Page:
December 05, 2019 -- Weebit Nano (ASX: WBT), the Australia-listed next-generation memory technology for the global semiconductor industry, and its development partner Leti, the French research institute recognised as a global leader in the field of micro-electronics, have filed three new patents for Weebit’s Silicon Oxide (SiOx) ReRAM technology.
The latest patents from Weebit and Leti use newly developed smart algorithms to increase the reliability and yield of ReRAM memory cells and enable scalable immune ReRAM process improvements. Two patents identify failure modes, in which optimised smart programming algorithms then improve the window margin and array yield. The third patent improves process flows, allowing increased stability at scaled memory cells in geometries of 40nm and below.
These patents outline methods to overcome issues that stem from physical limitations, which are common in advanced geometries approaching atomic-level limitations, resulting in increased yield and ultimately revenues per wafer.
Coby Hanoch, CEO of Weebit Nano, said: “Developing disruptive technology for productisation is not only a result of great material science engineering, but also understanding and controlling the physics of the device. A company needs to develop sophisticated process flow techniques as well as smart algorithms to overcome challenges and control the physics of the manufacturing environment. Weebit and Leti invest on both fronts to create unique know-how that will enable simpler and lower-cost manufacturability, resulting in highly reliable and cost-effective ReRAM memory solutions.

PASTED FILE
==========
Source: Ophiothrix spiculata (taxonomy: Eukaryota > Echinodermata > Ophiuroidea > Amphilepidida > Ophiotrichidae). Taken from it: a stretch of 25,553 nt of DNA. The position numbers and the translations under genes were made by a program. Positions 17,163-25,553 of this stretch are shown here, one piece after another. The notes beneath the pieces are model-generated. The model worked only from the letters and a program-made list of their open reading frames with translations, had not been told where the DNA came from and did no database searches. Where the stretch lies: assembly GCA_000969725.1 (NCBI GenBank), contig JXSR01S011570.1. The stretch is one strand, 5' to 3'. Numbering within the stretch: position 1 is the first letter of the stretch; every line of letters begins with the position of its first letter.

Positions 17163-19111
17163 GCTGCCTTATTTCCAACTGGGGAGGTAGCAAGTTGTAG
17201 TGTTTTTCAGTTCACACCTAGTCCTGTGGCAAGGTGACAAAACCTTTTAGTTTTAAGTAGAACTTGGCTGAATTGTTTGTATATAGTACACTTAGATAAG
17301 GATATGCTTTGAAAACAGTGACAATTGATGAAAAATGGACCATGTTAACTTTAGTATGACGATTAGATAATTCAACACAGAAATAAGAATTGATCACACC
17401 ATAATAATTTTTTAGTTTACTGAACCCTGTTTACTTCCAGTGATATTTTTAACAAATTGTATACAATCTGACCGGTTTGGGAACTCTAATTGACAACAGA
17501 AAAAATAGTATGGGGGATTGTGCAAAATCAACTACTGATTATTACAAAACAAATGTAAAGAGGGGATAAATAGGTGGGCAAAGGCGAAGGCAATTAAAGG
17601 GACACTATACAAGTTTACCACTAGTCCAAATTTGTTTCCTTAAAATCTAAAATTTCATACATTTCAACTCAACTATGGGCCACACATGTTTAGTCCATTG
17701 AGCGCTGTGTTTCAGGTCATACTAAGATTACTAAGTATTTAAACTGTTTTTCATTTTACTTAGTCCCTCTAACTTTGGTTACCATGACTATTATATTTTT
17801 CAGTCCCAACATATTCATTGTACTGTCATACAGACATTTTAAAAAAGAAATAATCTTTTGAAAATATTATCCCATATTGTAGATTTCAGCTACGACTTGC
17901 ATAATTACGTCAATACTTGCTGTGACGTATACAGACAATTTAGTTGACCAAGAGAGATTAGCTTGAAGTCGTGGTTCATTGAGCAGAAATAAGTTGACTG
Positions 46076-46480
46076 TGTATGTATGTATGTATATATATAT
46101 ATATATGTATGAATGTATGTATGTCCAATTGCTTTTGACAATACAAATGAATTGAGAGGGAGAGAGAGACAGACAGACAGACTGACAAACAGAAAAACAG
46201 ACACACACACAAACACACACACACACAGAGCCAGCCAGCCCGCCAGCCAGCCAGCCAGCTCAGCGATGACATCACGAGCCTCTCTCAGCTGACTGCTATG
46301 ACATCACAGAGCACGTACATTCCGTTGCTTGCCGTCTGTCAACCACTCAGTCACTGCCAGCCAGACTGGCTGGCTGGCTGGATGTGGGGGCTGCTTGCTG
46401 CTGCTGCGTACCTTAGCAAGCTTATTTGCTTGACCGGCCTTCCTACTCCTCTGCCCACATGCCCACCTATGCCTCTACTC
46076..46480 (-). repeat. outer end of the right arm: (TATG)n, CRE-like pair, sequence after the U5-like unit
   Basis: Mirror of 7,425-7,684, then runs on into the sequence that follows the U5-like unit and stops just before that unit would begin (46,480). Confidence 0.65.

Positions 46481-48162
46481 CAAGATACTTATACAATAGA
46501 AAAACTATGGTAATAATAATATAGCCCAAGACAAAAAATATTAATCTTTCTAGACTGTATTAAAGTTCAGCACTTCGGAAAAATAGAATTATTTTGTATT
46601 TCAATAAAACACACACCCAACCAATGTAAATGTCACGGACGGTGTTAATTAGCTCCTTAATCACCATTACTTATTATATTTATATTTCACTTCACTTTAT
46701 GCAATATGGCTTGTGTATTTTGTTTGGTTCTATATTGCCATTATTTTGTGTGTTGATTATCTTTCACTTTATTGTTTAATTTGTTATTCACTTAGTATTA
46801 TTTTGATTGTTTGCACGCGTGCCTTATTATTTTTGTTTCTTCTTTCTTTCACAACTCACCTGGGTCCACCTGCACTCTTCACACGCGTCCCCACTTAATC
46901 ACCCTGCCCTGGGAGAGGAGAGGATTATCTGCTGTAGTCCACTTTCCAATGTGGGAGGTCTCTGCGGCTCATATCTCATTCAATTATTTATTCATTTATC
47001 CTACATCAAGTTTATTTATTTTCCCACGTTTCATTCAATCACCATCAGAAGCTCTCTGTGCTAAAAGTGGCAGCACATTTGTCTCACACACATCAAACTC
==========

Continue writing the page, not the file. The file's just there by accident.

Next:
“These patents further fortify Weebit’s intellectual property and create a unique package of process and memory control that will be incorporated in our future products, enabling us to increase the potential revenues from each wafer produced,” said Mr Hanoch.
These most recent patent filings come after Weebit and Leti filed two prior patents in June relating to methods for optimising the performance of ReRAM memory cells by adjusting the manufacturability based on electrical measurements. One patent outlined a general methodology used to achieve the highest electrical performance of ReRAM cells while the other was the specification of that methodology.
The organisations also extended their partnership earlier in the year to combine Leti’s development of state-of-the-art technologies and architectures related to artificial intelligence with Weebit’s SiOx ReRAM to build an advanced neuromorphic demo system. Showcased at Flash Memory Summit 2019 in August, the system ran inference tasks using Spiking Neural Network (SNN) algorithms for implementing synapses. It showcased the capabilities of the technology by performing precise object recognition tasks in an energy-efficient manner. Unlike AI circuits which use standard processors and are implemented via software algorithms trying to simulate the synapse function, the demo used a hardware topology which looks and functions very much like the neurons and synapses in the brain.
Weebit Nano continues to refine its ReRAM technology in partnership with Leti, in order to ensure it is highly attractive to potential customers. The company remains on track to transfer its technology to a production fab by December 2020, and is continuing developments with potential customers.